• Ultimately, all these effects have a shared function; they serve to make your HVAC system run more efficiently and cleanly. When your unit is operating more efficiently, it suffers less strain and less damage over time, keeping it in good condition for the longest possible amount of time.

    Elements of Proper Maintenance

    So what does it take to conduct proper HVAC maintenance?

    Some elements of HVAC maintenance are simple – and are something homeowners and business owners can take care of by themselves. But others are a bit trickier. And since the nature of your unit and the nature of your home play a role in how maintenance should be performed, proper maintenance isn’t always clear or straightforward.

    That’s why most people rely on a professional HVAC service for all their repair and maintenance needs. Once you find an HVAC partner you can trust, you can call them out once or twice a year for a cleaning and inspection.

    Typical maintenance includes the following:

    • Cleaning. Cleaning is a big part of maintenance. It’s important to keep your equipment free of dust and debris – or at least, as much as possible. Doing so will keep your unit operating efficiently (and might improve your air quality at the same time).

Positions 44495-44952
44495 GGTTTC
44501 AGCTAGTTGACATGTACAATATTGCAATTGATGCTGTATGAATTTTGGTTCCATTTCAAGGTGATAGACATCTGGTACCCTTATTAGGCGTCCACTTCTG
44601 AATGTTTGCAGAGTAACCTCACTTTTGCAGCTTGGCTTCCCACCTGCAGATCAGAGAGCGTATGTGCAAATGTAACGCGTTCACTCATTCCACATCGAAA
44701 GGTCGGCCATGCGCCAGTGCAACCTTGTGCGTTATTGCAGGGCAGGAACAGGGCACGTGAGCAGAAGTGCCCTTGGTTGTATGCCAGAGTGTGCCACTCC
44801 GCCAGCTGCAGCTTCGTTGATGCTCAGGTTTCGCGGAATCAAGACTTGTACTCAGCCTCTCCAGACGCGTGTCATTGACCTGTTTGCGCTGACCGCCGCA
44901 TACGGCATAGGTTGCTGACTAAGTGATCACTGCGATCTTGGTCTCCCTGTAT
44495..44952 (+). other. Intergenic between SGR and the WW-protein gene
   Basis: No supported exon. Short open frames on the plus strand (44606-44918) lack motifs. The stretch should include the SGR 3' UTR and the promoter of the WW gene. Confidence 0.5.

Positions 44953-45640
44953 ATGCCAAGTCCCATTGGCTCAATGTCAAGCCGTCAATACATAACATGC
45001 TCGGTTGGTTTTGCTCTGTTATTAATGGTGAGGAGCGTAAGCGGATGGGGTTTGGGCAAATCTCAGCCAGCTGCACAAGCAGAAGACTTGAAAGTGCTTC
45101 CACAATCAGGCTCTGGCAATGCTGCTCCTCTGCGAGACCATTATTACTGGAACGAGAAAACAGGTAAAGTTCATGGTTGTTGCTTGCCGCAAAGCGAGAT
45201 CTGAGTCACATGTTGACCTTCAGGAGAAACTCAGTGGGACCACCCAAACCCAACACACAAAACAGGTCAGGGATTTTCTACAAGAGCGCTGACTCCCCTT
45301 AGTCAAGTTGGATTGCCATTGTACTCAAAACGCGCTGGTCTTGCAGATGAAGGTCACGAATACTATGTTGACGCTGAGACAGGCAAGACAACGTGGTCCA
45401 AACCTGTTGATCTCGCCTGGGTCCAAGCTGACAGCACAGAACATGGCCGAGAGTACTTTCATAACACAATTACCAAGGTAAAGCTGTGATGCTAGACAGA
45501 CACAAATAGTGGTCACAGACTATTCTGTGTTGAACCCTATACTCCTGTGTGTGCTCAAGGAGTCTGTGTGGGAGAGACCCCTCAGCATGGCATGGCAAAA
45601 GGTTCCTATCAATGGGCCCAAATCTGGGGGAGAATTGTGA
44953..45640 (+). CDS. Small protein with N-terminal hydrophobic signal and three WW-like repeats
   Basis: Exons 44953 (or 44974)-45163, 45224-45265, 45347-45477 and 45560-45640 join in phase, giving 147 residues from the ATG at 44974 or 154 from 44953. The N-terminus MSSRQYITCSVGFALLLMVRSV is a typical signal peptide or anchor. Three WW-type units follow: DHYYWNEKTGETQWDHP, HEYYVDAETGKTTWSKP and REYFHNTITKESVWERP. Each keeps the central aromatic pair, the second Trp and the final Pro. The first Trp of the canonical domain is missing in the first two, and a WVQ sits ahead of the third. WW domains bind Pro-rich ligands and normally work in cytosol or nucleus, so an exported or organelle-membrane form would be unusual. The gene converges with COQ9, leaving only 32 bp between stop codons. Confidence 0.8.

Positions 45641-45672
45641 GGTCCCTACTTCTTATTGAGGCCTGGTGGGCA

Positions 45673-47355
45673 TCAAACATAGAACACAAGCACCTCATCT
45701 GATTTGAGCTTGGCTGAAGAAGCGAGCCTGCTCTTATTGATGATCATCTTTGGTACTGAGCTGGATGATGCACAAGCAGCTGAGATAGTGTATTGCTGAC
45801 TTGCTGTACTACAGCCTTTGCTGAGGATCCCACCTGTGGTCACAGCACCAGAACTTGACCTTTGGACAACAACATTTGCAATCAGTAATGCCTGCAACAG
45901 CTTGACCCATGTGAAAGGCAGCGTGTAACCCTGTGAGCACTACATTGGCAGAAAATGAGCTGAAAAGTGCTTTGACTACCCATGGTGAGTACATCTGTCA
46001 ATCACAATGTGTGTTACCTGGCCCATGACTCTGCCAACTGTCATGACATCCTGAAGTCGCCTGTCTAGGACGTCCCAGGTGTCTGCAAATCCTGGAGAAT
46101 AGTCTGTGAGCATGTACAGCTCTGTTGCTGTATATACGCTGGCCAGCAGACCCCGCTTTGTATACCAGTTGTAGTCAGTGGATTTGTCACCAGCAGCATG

• Adjusting. This is also a chance to make critical adjustments. For example, you can straighten the fins of your AC unit or adjust the angle of your unit’s fan blades. Even small tweaks can make a big difference, especially over the course of months.
    • Replacing. Some components are going to need to be replaced – especially your filters. Though you’ll hear some different recommendations from different authorities, the most common recommendation is to replace your HVAC filters every 90 days or so (or 4 times a year). You may need to replace these more or less often, depending on your usage levels.
    • Inspecting. Is there anything wrong with your HVAC system? This is your chance to catch a small problem before it becomes a big problem (and repair it before it can ruin your entire system).
    • Frequency and regularity. Finally, it’s important to spend some time with each of the above elements on a frequent and regular basis. It’s not enough to do a thorough cleaning once every few years; instead, it’s important to do at least once a year. Try to schedule your maintenance at the same times each year so it’s easier to remember and keep consistent; for example, you could conduct heater maintenance in November and AC maintenance in May.

    With a scheduled maintenance plan in place, you’ll be in a position to get more value – and a longer life – from your HVAC system. Schedule HVAC maintenance with Mackey Mechanical today – and one of our experts will do everything they can to keep your system running properly.